Mean mothers are often the daughters of mean or highly ambivalent mothers, as my own mother was – a negative bond passed on from generation to generation, without acknowledgement or analysis. Over the past forty years, attachment theory –which started with the observation of monkey mothers and their offspring, and then expanded to human mothers and infants – has offered a reliable explanation for why some families will engender a mother line of pain. "Ghosts in the nursery" was the phrase Dr. Selma Fraiberg coined in the 1970s to describe how generation after generation of women were bound to repeat the same patterns of maternal behavior, no matter how sincerely they wanted to mother their children differently from their own mothers. As Fraiberg wrote, "While none has been issued an invitation, the ghosts take up residence and conduct the rehearsal of a family tragedy from a tattered script." Patterns of relationship in families are tenacious precisely because they are establish both on a behavioral and physical level; research on the development of the brain during infancy and childhood, and the formation of the self, has both confirmed the basic tenets of attachment theory and expanded its implications. By studying infant interactions with their mothers in a tightly controlled laboratory setting, Mary Ainsworth was able to categorize the type of relationship a child enjoyed with her mother or primary caregiver as either "securely attached" or "insecurely attached." The model used, the so-called "strange situation," was relatively simple, and her results have been duplicated in hundreds of studies since. The mother and infant arrive in the lab together. Within a short period of time, the mother departs, leaving the baby with an adult who, while caring, is nonetheless a stranger to the child. What happened when the mother returned was the focus of Ainsworth's study.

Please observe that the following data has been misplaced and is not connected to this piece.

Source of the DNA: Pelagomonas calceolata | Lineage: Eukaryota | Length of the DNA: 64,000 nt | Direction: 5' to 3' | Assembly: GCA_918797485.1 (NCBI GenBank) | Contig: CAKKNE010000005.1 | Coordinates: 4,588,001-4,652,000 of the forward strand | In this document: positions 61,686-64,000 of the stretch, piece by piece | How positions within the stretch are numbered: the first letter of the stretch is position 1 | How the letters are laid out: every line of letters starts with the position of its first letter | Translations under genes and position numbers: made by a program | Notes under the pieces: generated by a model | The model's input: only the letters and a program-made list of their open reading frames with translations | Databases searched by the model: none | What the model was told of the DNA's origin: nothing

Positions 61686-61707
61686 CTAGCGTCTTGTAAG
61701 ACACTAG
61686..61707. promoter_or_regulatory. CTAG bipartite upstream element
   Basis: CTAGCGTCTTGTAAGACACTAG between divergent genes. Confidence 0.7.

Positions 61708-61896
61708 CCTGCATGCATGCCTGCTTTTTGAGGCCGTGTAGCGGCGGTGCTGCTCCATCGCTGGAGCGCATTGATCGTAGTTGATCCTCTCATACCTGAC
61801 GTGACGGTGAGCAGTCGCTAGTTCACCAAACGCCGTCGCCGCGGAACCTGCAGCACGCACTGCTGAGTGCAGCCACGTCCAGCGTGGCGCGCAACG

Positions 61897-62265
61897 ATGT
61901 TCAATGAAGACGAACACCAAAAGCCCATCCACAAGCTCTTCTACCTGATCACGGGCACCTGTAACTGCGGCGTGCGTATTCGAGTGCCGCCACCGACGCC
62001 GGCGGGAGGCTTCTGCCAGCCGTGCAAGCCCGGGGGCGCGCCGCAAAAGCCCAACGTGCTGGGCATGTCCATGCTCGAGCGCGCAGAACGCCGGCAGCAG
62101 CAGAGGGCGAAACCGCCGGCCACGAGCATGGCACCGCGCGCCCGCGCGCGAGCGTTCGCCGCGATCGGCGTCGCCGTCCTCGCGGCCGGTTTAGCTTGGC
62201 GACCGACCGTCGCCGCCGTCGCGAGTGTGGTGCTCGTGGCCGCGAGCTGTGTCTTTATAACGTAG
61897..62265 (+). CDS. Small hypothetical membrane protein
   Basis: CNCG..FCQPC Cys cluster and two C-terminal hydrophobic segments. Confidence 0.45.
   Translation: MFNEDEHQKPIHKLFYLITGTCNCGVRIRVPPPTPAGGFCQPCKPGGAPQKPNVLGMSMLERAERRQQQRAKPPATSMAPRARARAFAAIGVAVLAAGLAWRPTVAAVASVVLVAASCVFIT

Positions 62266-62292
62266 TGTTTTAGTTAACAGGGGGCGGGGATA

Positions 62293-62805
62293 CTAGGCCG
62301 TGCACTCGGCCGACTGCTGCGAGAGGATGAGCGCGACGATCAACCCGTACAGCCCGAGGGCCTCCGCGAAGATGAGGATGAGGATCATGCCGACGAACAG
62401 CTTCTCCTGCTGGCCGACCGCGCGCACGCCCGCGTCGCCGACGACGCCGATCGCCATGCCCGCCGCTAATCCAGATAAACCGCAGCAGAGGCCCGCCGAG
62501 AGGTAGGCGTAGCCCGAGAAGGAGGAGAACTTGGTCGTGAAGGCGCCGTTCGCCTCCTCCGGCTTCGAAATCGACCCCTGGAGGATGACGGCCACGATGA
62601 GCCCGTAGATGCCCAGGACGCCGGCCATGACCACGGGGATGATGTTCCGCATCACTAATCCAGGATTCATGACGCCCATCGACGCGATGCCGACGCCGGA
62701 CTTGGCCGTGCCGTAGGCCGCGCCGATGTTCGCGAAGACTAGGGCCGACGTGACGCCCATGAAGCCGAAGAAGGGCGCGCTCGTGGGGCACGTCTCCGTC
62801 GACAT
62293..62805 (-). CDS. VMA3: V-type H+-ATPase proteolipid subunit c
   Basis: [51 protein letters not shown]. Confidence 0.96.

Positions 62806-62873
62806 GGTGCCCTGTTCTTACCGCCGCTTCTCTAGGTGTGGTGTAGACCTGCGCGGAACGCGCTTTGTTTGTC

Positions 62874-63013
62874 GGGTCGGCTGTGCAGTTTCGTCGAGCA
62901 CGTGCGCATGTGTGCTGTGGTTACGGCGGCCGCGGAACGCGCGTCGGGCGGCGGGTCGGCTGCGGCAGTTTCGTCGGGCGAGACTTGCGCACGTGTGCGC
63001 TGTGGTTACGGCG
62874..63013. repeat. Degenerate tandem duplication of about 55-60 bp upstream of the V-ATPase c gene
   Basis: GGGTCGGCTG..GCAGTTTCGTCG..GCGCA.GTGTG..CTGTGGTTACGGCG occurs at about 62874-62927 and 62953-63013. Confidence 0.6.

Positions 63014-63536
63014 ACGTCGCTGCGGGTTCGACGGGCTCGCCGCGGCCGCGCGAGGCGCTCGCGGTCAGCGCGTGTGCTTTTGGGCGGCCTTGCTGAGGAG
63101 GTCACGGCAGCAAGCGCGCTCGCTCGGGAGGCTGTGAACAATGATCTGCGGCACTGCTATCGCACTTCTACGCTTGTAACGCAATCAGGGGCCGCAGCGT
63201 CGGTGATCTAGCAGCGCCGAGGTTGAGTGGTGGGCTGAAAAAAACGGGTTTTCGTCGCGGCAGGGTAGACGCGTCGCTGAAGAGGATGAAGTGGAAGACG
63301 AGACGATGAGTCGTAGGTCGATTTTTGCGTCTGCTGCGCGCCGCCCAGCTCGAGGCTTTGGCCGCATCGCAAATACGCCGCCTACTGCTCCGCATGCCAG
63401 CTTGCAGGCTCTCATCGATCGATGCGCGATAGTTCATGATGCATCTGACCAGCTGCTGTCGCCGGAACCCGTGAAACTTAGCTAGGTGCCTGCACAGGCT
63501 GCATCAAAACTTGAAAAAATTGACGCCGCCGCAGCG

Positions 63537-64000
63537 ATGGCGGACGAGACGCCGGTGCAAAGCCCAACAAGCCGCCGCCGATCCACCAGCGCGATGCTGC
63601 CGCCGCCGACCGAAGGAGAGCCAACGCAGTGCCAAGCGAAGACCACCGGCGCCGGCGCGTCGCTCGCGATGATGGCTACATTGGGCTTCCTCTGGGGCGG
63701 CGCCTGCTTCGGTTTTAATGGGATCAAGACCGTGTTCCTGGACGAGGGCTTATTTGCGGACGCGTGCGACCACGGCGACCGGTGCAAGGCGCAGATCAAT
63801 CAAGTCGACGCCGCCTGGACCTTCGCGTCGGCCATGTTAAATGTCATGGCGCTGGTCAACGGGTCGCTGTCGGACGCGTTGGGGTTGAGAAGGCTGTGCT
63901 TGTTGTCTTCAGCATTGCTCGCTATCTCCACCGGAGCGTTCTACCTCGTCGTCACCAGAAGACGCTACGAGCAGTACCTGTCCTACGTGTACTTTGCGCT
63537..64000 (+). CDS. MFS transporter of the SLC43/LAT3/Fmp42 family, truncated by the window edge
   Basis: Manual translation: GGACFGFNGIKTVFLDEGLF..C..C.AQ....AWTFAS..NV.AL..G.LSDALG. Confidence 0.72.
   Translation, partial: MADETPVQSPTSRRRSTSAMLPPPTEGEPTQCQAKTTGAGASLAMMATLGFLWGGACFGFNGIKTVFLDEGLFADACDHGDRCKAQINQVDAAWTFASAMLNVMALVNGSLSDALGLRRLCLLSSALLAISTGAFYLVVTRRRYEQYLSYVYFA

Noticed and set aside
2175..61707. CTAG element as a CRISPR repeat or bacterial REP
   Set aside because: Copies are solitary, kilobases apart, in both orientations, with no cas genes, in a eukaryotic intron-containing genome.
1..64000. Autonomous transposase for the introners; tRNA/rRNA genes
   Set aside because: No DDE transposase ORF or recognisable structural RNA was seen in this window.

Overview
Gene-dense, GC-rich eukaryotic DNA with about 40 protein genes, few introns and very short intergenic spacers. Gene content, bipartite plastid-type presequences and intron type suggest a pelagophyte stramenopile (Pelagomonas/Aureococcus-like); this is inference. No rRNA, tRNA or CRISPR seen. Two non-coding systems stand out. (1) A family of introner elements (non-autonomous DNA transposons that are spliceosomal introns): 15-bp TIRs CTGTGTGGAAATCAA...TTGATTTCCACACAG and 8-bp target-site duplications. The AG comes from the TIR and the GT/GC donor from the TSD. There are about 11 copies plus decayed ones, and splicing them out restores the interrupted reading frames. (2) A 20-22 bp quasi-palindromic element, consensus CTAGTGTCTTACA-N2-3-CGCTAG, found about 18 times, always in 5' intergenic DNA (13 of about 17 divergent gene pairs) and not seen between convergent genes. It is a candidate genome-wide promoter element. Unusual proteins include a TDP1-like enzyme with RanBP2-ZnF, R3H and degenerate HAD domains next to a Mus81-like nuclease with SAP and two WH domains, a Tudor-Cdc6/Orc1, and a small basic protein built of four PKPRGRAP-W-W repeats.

As she expected, the majority of children acted like the baby monkeys she'd studied; they were distressed by their mothers' absence and were immediately comforted when they returned. These children rushed to their mothers, literally flung themselves into their mothers' arms and looked into their eyes, reestablishing both physical and psychological contact. But to Ainsworth's surprise, some children didn't behave in this way. Some seemed uncomfortable when their mothers were with them, showed little distress when their mothers left, and derived no comfort when they returned. Others showed no emotion when their mothers left and, upon their return, avoided all contact with them. The first group of children were those Ainsworth labeled "securely attached." Their mothers were women who were attuned to their children's needs and were capable of responding to those emotional and physical needs on a consistent basis. Seen through the lens of brain development, Daniel Siegel, M.D. and Mary Hartzell, M.Ed. explain that attachment is a system of the inner brain that evolved to keep human children safe because of the length of time it takes to reach maturity. Attachment has three effects: first, it enables the child to seek proximity to the parent; second, to go to the parent for comfort in times of distress; and third, to internalize the relationship with the mother as an internal model of a secure base. It is this "secure base" which will serve as a template for friendships and relationships in adult life.